While Google can quickly implement new browser features, other companies such as Microsoft are much slower. AVIF was created as part of developing AV1, which was developed by the Alliance for Open Media. Since all the major browser manufacturers are part of this alliance and everyone is interested in displacing a new and modern format, you expect Microsoft Edge to support AVIF files soon. At the time of writing, Edge does not yet support AVIF images; it refuses to render or otherwise open AVIF images.
If you want to enable experimental AV1 support, you can do so by downloading a plugin. At least YouTube videos will then be streamed in the new format.
Suppose you are looking for a way to test the functionality and capabilities of AV1 on Microsoft Edge. In that case, you should download the latest version of the browser. The new Microsoft Edge is based on Chromium and was first released in early 2020. It is compatible with all versions of Windows and macOS for whatever reason. Microsoft claims it is the browser you will ever need, but well, who wouldn't say that about their browser. You can quickly determine if you own a Chromium version of Edge by looking at the browser icon. The new version of Edge has a more minimalist and gradient style, while the old one looks like a Van Gogh.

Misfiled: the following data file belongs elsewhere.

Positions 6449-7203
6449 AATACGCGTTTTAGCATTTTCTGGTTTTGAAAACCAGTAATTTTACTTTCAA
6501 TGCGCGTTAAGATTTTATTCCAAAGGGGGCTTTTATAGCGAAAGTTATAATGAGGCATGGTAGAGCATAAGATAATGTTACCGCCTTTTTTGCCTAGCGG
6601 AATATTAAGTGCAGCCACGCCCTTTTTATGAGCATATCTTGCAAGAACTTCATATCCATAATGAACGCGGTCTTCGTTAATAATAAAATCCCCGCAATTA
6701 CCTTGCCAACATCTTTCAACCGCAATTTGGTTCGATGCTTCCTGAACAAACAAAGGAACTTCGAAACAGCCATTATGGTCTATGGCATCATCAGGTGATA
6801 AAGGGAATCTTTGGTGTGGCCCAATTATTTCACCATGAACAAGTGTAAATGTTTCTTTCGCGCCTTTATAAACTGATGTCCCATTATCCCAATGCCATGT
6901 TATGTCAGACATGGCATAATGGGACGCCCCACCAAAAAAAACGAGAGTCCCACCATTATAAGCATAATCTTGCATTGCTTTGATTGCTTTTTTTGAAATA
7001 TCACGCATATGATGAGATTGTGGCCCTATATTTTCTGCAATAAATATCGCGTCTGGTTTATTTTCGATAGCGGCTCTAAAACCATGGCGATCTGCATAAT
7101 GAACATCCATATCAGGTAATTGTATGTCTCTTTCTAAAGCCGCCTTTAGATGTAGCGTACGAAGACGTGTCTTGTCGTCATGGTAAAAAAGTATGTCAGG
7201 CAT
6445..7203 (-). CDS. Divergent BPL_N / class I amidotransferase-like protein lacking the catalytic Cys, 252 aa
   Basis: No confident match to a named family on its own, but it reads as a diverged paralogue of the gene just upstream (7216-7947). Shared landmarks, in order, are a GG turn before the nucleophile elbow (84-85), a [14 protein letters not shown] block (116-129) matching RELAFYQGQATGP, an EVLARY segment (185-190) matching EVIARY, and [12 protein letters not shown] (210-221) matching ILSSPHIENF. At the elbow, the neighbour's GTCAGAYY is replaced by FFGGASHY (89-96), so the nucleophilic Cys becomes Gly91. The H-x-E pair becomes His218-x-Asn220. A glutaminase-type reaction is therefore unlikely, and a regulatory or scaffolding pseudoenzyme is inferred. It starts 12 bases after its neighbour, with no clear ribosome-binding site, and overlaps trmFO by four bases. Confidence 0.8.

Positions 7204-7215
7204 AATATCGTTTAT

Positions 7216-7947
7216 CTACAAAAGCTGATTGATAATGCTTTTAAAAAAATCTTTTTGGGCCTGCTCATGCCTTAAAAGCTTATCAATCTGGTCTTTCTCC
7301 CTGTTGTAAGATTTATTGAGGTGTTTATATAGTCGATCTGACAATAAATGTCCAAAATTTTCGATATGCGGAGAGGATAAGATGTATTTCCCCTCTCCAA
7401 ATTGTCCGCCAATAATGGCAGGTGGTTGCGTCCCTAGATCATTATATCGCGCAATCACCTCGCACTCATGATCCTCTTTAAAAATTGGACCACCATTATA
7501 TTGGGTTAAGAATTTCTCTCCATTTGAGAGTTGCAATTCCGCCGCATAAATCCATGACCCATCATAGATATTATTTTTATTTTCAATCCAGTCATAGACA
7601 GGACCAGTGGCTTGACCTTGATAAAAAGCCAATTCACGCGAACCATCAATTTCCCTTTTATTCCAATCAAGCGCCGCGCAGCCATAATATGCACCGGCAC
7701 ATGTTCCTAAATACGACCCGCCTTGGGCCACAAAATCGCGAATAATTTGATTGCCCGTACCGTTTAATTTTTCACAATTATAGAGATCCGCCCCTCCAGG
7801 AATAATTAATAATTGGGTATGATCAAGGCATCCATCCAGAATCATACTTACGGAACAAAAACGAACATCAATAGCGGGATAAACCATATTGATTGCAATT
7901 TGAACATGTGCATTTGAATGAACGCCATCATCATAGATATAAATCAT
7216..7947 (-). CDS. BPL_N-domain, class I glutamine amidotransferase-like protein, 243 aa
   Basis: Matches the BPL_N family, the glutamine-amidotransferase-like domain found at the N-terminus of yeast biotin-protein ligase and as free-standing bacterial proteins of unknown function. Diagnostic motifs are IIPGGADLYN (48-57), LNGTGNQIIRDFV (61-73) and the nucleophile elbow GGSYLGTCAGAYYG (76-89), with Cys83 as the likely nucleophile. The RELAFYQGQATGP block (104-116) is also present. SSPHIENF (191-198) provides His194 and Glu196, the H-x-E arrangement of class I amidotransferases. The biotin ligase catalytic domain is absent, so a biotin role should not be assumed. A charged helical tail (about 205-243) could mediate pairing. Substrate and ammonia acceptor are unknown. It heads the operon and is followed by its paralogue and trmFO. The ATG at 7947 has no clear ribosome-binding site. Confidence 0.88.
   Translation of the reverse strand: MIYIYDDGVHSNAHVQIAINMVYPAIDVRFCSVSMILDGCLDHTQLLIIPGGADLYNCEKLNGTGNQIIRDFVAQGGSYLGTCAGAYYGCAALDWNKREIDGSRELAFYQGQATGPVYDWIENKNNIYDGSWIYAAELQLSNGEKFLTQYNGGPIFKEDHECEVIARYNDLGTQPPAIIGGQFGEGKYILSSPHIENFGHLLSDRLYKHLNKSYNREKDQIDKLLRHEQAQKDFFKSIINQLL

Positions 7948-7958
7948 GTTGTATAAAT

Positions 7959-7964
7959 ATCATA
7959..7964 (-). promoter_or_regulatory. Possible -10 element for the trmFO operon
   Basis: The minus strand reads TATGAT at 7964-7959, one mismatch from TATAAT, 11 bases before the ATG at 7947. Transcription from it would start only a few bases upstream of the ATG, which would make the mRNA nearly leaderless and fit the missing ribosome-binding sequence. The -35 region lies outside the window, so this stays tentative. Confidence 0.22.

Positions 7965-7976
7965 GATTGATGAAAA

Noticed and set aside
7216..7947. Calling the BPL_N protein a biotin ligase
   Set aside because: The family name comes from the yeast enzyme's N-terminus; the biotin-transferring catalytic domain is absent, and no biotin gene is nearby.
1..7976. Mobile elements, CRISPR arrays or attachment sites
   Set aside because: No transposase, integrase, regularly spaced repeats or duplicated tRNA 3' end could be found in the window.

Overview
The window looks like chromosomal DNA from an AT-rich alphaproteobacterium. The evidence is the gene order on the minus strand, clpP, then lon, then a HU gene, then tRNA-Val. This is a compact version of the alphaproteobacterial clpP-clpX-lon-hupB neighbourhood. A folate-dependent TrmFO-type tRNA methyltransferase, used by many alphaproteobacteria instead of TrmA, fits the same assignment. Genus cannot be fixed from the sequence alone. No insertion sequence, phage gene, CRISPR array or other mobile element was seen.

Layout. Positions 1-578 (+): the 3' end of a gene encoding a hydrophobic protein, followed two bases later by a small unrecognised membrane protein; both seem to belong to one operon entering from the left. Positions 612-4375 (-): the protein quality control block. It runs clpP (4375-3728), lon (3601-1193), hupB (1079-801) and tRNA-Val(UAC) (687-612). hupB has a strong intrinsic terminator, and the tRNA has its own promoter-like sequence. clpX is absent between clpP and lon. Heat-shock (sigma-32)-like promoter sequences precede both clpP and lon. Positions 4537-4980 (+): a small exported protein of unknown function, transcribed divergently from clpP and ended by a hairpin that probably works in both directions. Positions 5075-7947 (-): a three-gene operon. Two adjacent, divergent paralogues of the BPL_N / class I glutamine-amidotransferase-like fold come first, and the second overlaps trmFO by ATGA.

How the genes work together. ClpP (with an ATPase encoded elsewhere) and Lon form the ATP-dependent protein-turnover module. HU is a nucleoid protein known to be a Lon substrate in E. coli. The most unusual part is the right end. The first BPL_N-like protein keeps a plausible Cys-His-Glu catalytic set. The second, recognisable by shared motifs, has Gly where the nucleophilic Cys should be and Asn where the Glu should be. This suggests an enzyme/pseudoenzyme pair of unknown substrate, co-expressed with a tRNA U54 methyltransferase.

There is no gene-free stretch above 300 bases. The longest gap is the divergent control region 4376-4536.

The AV1 Extension add-on is available from the Microsoft Store. It provides support for AV1 videos on Windows 10 devices and Edge. It also allows viewing AVIF images, including thumbnails, and editing in Paint.
In addition, this extension enables video apps installed on Windows 10 to play videos encoded using the AV1 video encoding standard developed by the Alliance for Open Media. As already mentioned, there is no support for AVIF images yet, although avif.io converts images seamlessly in Edge. However, since Microsoft Edge uses the same Chromium engine, support for Edge should be introduced soon.